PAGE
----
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Global Tech Leaders Reaffirm Commitment to Multistakeholder Model of Internet Governance

ICANN's 52nd Meeting Kicks Off in Singapore

Singapore…Singapore's Minister of Communications and Information, Dr. Yaacob bin Ibrahim, and former Senior Advisor to President Bill Clinton, Ira Magaziner, spoke to the success of the multistakeholder model of Internet governance during the Opening Ceremony of ICANN's 52nd public meeting today.

"Singapore supports the shift to a multistakeholder model. We have consistently articulated our belief that no one person, organization, or even country, has a monopoly on the expertise and wisdom needed to meet the challenges that we are facing on the Internet on a day-to-day basis," said Ibrahim. "Such an inclusive, multistakeholder approach will enhance the Internet's role as a catalyst for information flow and economic activity."

Magaziner spoke to the growth the Internet has experienced under the multistakeholder model. "The fact of the matter is the Internet has worked and the growth has been phenomenal and the growth to WiFi, and the growth to mobile, and now the growth to the Internet of things and it has all worked," said Magaziner. "You see tremendous success coming from this model."

ICANN President and CEO, Fadi Chehadé, spoke about ICANN's continued prioritization of both maintaining the security, stability and resiliency of the Internet's Domain Name System (DNS) and reinforcing the multistakeholder model of governance.

"First, we have continue to strengthen the confidence in our operations," said Chehadé. "Then we have continue to make sure that our community, our multistakeholder model, is strong. And all of this must continue to be rooted in the global public interest."

The start of the meeting comes on the heels of an announcement that, with the recent delegation of .NTT, .chat, .toshiba and .canon, the new gTLD program has delegated over 500 new strings into the root zone of the Internet. A full list of delegated strings is available at

"This is a significant milestone for the new gTLD program," said Akram Atallah, President of ICANN's Global Domains Division (GDD). "The Program continues to make advancements and enable enhanced competition, innovation and choice."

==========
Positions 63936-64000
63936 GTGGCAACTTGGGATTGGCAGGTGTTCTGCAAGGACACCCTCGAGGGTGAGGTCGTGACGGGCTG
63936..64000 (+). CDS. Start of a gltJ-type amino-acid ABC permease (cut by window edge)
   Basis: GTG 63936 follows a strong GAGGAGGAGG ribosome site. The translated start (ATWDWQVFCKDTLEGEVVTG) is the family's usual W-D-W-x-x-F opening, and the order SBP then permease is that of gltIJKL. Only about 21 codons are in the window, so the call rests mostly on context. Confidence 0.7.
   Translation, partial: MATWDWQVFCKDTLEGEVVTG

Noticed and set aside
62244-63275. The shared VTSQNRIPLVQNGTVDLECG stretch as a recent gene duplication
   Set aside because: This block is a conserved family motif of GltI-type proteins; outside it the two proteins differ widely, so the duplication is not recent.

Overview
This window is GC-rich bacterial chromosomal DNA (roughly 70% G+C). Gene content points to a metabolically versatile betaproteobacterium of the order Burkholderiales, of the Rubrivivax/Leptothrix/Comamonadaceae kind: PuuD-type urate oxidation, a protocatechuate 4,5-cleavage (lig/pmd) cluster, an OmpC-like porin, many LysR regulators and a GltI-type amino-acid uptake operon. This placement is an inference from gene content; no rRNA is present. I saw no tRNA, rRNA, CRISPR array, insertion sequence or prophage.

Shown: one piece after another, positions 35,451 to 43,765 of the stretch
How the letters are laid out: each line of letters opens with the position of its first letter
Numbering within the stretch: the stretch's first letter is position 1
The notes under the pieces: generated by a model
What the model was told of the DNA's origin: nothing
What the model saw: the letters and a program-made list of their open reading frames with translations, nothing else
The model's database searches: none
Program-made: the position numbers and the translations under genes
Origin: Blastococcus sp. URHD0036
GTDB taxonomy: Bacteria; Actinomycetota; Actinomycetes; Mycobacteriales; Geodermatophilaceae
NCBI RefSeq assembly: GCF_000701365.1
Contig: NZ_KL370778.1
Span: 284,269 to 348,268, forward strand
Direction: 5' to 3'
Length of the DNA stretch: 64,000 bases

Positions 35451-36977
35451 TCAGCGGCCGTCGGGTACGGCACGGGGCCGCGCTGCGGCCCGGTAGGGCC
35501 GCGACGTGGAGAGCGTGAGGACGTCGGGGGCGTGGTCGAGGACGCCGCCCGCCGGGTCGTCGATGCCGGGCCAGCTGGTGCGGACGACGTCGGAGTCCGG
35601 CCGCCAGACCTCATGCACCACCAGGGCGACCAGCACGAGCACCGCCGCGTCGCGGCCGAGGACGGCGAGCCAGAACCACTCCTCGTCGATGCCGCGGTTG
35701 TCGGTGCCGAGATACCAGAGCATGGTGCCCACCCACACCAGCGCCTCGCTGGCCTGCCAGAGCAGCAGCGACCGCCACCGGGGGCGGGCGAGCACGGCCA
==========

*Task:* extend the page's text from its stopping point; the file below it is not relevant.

More than 1200 members of the global multistakeholder community, from over 100 different countries, will meet over the course of the week, both in-person and remotely, to discuss and debate the future of ICANN and Internet governance.

Those unable to attend ICANN52 in person are highly encouraged to participate remotely. Details for doing so can be found for any of the sessions listed at


To learn more about ICANN 52 in Singapore, please visit:

To download high-resolution photos of the meeting, please visit:

Media Contacts

Liana Teo
Head of Communications, APAC
Tel: +65 6808 6669

James Cole
Global Media Coordinator
Washington, D.C.
Tel: +1 202-733-7598


ICANN's mission is to ensure a stable, secure and unified global Internet. To reach another person on the Internet you have to type an address into your computer - a name or a number. That address has to be unique so computers know where to find each other. ICANN coordinates these unique identifiers across the world. Without that coordination we wouldn't have one global Internet. ICANN was formed in 1998. It is a not-for-profit public-benefit corporation with participants from all over the world dedicated to keeping the Internet secure, stable and interoperable. It promotes competition and develops policy on the Internet's unique identifiers. ICANN doesn't control content on the Internet. It cannot stop spam and it doesn't deal with access to the Internet. But through its coordination role of the Internet's naming system, it does have an important impact on the expansion and evolution of the Internet. For more information please visit:

Domain Name System
Internationalized Domain Name ,IDN,"IDNs are domain names that include characters used in the local representation of languages that are not written with the twenty-six letters of the basic Latin alphabet ""a-z"". An IDN can contain Latin letters with diacritical marks, as required by many European languages, or may consist of characters from non-Latin scripts such as Arabic or Chinese. Many languages also use other types of digits than the European ""0-9"". The basic Latin alphabet together with the European-Arabic digits are, for the purpose of domain names, termed ""ASCII characters"" (ASCII = American Standard Code for Information Interchange). These are also included in the broader range of ""Unicode characters"" that provides the basis for IDNs. The ""hostname rule"" requires that all domain names of the type under consideration here are stored in the DNS using only the ASCII characters listed above, with the one further addition of the hyphen ""-"". The Unicode form of an IDN therefore requires special encoding before it is entered into the DNS. The following terminology is used when distinguishing between these forms: A domain name consists of a series of ""labels"" (separated by ""dots""). The ASCII form of an IDN label is termed an ""A-label"". All operations defined in the DNS protocol use A-labels exclusively. The Unicode form, which a user expects to be displayed, is termed a ""U-label"". The difference may be illustrated with the Hindi word for ""test"" — परीका — appearing here as a U-label would (in the Devanagari script). A special form of ""ASCII compatible encoding"" (abbreviated ACE) is applied to this to produce the corresponding A-label: xn--11b5bs1di. A domain name that only includes ASCII letters, digits, and hyphens is termed an ""LDH label"". Although the definitions of A-labels and LDH-labels overlap, a name consisting exclusively of LDH labels, such as"""" is not an IDN."